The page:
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Title:Category-based, piecemeal, and contrast processes underlying product evaluations: Their determinants and consequences
Author(s):Lee, Moonkyu
Doctoral Committee Chair(s):Gardner, David M.
Department / Program:Business Administration
Discipline:Business Administration
Degree Granting Institution:University of Illinois at Urbana-Champaign
Degree:Ph.D.
Genre:Dissertation
Subject(s):Business Administration, Marketing
Abstract:It has been suggested that when consumers make an evaluative judgment of a product, they sometimes categorize the product and make their judgment on the basis of the likability of the category (category-based processes); other times they integrate the likability of the individual attributes of the product to reach a judgment (piecemeal processes). As a third possibility, they also make their judgment by contrasting the description of product attributes with their category knowledge (contrast processes). This research investigated the conditions under which consumers engage in these different modes of information processing when evaluating a product, i.e., category-based, piecemeal, and contrast processing, which should result in different types of judgmental effects, i.e., assimilation, attribute, and contrast effects, respectively. It was hypothesized that the different types of processing and judgmental effects will be determined by (1) the degree of (in)consistency between the incoming information and category expectations and (2) the level of involvement with the judgment task.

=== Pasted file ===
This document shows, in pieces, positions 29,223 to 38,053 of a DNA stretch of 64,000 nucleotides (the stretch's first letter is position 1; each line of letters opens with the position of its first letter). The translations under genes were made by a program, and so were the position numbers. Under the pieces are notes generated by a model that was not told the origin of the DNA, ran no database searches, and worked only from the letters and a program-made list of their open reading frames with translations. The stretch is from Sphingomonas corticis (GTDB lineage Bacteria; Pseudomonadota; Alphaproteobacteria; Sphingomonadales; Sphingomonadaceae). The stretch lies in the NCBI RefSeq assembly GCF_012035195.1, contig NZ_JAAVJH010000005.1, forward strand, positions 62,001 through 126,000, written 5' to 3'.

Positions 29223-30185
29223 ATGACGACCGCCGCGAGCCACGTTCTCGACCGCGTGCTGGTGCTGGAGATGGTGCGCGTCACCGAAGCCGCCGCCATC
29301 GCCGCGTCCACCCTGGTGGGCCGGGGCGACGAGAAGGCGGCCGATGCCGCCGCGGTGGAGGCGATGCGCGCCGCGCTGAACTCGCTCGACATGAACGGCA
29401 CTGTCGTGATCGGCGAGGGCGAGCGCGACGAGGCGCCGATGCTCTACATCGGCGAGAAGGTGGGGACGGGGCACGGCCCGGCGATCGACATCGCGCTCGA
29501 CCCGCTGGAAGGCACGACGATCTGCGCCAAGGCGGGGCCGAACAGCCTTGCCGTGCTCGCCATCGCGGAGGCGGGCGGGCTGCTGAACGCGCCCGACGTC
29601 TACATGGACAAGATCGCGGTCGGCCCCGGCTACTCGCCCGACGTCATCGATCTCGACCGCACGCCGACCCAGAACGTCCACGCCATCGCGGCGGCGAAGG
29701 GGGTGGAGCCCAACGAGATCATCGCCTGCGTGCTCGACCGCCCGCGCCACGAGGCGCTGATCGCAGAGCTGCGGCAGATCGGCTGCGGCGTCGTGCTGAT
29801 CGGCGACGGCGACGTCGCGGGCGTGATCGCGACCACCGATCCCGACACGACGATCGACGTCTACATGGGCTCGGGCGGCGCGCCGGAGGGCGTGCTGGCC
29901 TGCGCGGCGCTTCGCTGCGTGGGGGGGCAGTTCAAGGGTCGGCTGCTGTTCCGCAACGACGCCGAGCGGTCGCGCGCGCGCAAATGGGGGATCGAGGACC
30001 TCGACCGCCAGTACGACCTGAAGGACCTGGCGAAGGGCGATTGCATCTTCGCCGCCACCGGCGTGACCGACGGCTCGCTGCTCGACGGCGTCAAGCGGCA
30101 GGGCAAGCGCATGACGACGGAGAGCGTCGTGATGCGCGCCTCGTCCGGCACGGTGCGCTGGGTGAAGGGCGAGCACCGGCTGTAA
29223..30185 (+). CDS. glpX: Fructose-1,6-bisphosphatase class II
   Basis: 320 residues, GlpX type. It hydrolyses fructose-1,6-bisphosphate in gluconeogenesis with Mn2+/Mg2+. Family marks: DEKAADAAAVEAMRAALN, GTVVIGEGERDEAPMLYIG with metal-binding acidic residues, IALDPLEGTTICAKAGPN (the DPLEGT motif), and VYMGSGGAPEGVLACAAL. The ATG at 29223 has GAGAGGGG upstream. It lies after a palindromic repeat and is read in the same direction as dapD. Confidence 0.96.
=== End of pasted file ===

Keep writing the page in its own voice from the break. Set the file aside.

Two laboratory experiments were conducted where these two factors were manipulated. Results of Experiment 1 suggest that different types of judgmental effects are a function of information consistency and involvement: assimilation effects were found when the target information was consistent with category knowledge, or when it was moderately inconsistent and subjects were not highly involved with the evaluation task; attribute effects were obtained when the target information was extremely inconsistent and subjects were highly involved with the judgment task. Findings of Experiment 2 also indicate that the alternative modes of processing are determined by the two factors, consistency and involvement.
Implications of the results for consumer information processing are discussed, along with practical implications for product positioning and promotion strategies.
Issue Date:1992
Type:Text
Language:English
URI:http://hdl.handle.net/2142/22181
Rights Information:Copyright 1992 Lee, Moonkyu
Date Available in IDEALS:2011-05-07
Identifier in Online Catalog:AAI9236516
OCLC Identifier:(UMI)AAI9236516


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